After 82 years of farming, last year Blake Wilkins gave up working the Colonial Beach farm that has given him life, love and plenty of vegetables.
Born in 1922 on this farm in Maple Grove, Wilkins has never moved and has never stopped being a farmer. “It’s in my bones,” he said.
When his grandfather, also a farmer, died in 1926, the 167-acre farm that had been in the family since 1886, was divided up between his father and his uncle. They worked the farm together for a few years. As a young boy, Wilkins would tag along on the farm with his father and uncle. He said things on the farm were the same year after year and farming “got in my bones when I went on the wagon with my Uncle Roy.”
Eventually, his uncle bought the entire farm and when he died in 1960, Wilkins bought it and that’s when he got his start farming on his own. Since that time, Wilkins increased his acreage to 284 acres. More than half is woodland, but at least 100 acres is workable.
Blake Wilkins on his tractor working hard on his farm in Colonial Beach that he closed last year after 82 years.
Starting out, the farm was used mostly for raising cattle and growing hay and grain. At the time, he only grew a few vegetables that he sold from his house.
In 1979 he started focusing on raising vegetables and opened his stand on Route 205, which remained open until last year.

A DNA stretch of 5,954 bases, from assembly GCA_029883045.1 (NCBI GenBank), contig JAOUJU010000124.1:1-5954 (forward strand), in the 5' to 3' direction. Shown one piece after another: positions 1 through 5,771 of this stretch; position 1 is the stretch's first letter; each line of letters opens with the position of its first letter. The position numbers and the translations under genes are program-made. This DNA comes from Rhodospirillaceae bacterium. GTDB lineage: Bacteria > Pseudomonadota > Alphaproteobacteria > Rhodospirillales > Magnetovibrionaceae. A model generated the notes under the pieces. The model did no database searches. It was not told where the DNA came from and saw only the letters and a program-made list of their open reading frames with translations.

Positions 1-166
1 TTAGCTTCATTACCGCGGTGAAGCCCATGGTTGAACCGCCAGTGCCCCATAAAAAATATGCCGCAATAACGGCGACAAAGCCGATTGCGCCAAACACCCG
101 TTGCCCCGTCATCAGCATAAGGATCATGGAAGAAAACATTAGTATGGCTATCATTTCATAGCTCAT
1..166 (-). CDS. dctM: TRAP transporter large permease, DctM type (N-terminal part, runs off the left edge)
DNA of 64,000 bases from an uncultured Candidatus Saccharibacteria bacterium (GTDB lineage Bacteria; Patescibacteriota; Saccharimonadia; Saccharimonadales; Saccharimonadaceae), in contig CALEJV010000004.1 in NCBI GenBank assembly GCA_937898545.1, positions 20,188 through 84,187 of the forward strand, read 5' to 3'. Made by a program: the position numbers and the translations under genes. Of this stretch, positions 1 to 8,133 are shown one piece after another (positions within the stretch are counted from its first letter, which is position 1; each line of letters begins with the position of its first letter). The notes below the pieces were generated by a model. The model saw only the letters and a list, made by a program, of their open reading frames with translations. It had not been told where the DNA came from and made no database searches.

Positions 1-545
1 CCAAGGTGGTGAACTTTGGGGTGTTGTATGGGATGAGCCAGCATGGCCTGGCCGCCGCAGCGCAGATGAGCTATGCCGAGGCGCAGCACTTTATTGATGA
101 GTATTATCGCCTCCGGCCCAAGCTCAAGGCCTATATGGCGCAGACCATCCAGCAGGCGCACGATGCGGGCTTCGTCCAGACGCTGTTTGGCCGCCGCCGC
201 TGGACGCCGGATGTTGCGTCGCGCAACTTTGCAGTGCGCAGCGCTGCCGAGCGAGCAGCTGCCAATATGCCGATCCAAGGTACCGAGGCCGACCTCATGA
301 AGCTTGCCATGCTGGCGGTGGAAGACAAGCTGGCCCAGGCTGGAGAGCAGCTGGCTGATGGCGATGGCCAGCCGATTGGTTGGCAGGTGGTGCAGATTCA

According to his wife, Lorine Wilkins, from the time her husband started the vegetable business, he “lived and breathed vegetables.”
He remembers with fondness his years as a young boy working on the farm and said it was those experiences that led him to a life of farming.
“It’s hard work,” he said. ‘You have to know right much about it to get into it. It’s not something you can jump into.”
Since he was eight, Wilkins has raised cattle, planted and picked vegetables, and run the stand. He said there isn’t much he hasn’t done on the farm.
“To be a farmer,” Lorine said, “you have to like playing in the dirt, and we like playing in the dirt.”
The two spent many years working hard in the dirt and even when there were distractions, they never let it interrupt their work. One such distraction occurred in 1990 when an oil well was dug on their property. Lorine said they never went onto the site, but instead just worked in the field right beside it picking tomatoes. She said the oil diggers would always watch her and when she asked why, they said it was because they had never seen a woman work so hard.
The well was eventually closed, but Wilkins said there has been talk about the oil company coming back and that they might even be interested in buying the farm.
When asked if he thought local farming was a thing of the past, Wilkins shook his head and said he thinks it is still something people look for, but that young men now would have a hard time being successful with a local farm. He said he would hate to see the role of small farmers go away because that was the way it always was when he was growing up.
“I’d be out there right now if I was able,” he said, reflecting on how he had to close the farm in 2012.